The RSIS Centre for Non-Traditional Security (NTS) Studies' Blog


The façade of ecotourism: issues with tourism promotion in Karimunjawa National Park

Posted in ASEAN-Canada Partnership by NTSblog on July 22, 2014

Karimunjawa National Park is very unique for two key reasons: its beautiful marine attractions and close proximity to the densely populated island of Java. Having been heavily overfished during the past few decades, park authorities are now making efforts to protect and rehabilitate the park’s marine resources. As part of these efforts, tourism is being promoted as an alternative means for local residents to earn a living as opposed to other livelihood activities that are more resources intensive such as fishing. Working together with the National Park Authority, the Wildlife Conservation Society (WCS) has been investing in community-based programs that aim to build tourism enterprises.

However, our investigations during our field research for the ASEAN-Canada Research Partnership has revealed fundamental issues with the promotion of tourism as a sustainable alternative livelihood in Karimunjawa.

On the one hand, tourism promotion in the park has been extremely successful when we consider the dramatic of increase of visitors over the past few years. However, on the other hand, the chaotic and uncontrolled development of tourism has detrimental impacts on the environment and poses new conservation issues for park managers, for which they have yet to find any concrete solutions.

To illustrate this enormous increase of visitors, in 2008 the total number of tourist to the park amounted to approximately 13,000 for the entire year, while as in 2014 the same amount of visitors have been reported flow into the park during a single week in the high season. This enormous boom in tourism is undoubtedly good for the local economy, but at what environmental cost?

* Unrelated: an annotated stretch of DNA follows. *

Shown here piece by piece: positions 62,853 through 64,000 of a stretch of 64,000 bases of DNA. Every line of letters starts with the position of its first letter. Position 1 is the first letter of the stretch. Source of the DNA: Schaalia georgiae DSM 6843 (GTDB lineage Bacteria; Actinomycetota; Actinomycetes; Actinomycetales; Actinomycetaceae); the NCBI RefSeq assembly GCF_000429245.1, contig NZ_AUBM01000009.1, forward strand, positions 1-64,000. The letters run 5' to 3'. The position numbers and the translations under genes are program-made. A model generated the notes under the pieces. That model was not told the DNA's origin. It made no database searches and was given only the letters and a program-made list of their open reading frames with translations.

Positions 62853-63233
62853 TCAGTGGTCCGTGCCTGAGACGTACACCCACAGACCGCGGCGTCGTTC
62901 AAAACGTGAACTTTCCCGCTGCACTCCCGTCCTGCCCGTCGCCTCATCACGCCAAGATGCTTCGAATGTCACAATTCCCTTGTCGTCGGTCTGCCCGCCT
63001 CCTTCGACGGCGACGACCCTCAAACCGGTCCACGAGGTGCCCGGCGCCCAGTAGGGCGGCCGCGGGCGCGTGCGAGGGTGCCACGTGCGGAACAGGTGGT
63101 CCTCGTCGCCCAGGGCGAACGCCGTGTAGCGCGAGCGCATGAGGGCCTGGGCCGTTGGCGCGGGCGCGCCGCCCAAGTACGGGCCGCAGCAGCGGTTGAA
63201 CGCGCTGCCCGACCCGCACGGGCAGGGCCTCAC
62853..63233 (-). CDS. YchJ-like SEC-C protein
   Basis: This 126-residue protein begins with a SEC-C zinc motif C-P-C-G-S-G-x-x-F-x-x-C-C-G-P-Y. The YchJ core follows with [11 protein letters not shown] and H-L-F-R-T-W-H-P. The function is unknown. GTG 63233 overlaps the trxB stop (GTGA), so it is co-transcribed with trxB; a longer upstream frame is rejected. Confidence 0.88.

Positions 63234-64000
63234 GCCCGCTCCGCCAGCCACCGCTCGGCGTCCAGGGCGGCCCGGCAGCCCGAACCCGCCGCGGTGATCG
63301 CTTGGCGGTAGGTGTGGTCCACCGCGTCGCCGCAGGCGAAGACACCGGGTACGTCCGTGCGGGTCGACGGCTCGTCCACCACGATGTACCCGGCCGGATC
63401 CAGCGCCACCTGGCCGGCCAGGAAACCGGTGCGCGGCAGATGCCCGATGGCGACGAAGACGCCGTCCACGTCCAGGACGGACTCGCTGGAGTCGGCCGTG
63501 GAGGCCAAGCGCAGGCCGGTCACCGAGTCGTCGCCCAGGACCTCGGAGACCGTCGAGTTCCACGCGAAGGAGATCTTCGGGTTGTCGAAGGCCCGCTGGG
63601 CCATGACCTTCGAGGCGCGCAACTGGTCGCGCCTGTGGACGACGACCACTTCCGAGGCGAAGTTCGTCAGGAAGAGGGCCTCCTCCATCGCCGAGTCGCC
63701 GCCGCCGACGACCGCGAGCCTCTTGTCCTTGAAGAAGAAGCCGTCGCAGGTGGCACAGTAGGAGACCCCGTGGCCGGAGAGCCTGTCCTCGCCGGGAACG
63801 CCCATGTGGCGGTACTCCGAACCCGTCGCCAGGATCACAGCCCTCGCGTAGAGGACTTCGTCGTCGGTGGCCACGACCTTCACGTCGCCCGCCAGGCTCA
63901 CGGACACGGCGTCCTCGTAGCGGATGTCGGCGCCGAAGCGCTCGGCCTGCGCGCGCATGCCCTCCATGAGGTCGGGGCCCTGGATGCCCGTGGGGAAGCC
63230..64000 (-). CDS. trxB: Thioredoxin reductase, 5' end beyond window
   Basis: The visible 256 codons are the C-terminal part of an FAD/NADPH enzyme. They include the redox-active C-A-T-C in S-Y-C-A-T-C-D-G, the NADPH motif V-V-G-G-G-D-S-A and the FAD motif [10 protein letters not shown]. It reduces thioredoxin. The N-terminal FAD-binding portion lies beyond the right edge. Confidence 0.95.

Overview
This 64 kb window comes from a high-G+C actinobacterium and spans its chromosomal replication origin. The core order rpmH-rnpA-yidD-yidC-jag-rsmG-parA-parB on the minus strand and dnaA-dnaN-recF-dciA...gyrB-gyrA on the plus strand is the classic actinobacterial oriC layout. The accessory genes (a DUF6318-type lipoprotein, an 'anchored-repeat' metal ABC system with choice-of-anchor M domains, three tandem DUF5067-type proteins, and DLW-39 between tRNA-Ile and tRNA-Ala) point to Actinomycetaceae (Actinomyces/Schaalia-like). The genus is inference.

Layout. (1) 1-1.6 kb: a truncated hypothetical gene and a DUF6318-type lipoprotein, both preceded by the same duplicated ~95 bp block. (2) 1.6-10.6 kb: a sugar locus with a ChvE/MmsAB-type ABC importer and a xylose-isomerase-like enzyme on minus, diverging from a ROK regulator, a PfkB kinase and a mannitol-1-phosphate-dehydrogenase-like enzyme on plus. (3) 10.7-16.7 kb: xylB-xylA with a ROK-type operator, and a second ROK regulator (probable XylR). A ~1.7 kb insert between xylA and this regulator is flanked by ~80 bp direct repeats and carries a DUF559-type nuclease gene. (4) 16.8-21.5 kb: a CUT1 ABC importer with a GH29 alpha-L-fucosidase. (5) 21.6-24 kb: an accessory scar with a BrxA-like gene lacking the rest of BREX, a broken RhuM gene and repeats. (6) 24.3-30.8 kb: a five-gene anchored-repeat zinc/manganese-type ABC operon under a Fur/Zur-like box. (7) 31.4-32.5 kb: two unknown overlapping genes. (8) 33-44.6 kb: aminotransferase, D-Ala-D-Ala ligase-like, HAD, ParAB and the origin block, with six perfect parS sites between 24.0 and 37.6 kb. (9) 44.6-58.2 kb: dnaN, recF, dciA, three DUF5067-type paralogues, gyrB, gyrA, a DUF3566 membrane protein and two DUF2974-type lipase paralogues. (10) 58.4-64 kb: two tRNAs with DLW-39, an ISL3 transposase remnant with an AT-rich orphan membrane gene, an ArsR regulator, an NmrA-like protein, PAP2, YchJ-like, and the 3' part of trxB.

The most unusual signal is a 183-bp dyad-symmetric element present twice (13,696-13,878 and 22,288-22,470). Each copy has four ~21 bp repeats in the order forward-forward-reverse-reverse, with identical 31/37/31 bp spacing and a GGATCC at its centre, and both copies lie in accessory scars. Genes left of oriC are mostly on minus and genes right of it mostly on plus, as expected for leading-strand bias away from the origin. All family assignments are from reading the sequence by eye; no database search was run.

During our research in Karimunjawa National Park we found that the regulatory framework for tourism in the region is severely lacking. As one WCS employee points out, the regional Department of Tourism is only concerned with the promotion and development of tourism and doesn’t offer any regulations for its sustainable management. Nationally, the potential harmful environmental impacts from tourism are regulated under Law No. 32 – 2009 on the Protection of the Environment. However, since Indonesia’s era of decentralization, the implementation and enforcement of this law and others related to sustainable tourism falls to the provincial, regional and municipal governments that are often unprepared to take on such a complicated task. What further exacerbates the problem is the lack of cooperation between various government offices throughout all levels of government. This can lead to clashes of interests between different institutions and often produces gaps and overlaps in their activities.

In addition, there is insufficient ecotourism and conservation training offered to people working in the tourism trade. It is not uncommon to see tour guides standing on coral or boat drivers throwing garbage directly it the sea while on the job. Such a fundamental lack of environmental awareness and the lack of agreed upon best practices for tourism workers clearly illustrate that Karimunjawa currently doesn’t meet any kind of ecotourism standard.

A tour guide with his client stand on top of an already damaged piece of coral in a popular snorkeling spot off Menjangan Kecil, Karimunjawa National Park

A tour guide with his client stand on top of an already damaged piece of coral in a popular snorkeling spot off Menjangan Kecil, Karimunjawa National Park

These issues highlight the importance of providing better support mechanisms for ecotourism if any semblance of sustainability is to be reached. Management should proactively put in place proper regulatory frameworks and education programs before investing in the full on promotion of tourism. Otherwise, the only kind of tourism that risks developing is mass tourism along with its severe environmental impacts.

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This blog post has been written by Gilles Maillet. Gilles is a GIS Specialist at Yarmouth Active Transportation, and Junior Fellow (2013-2014) under the ASEAN-Canada Research Partnership. For more information on the ASEAN-Canada Research Partnership, please click here.

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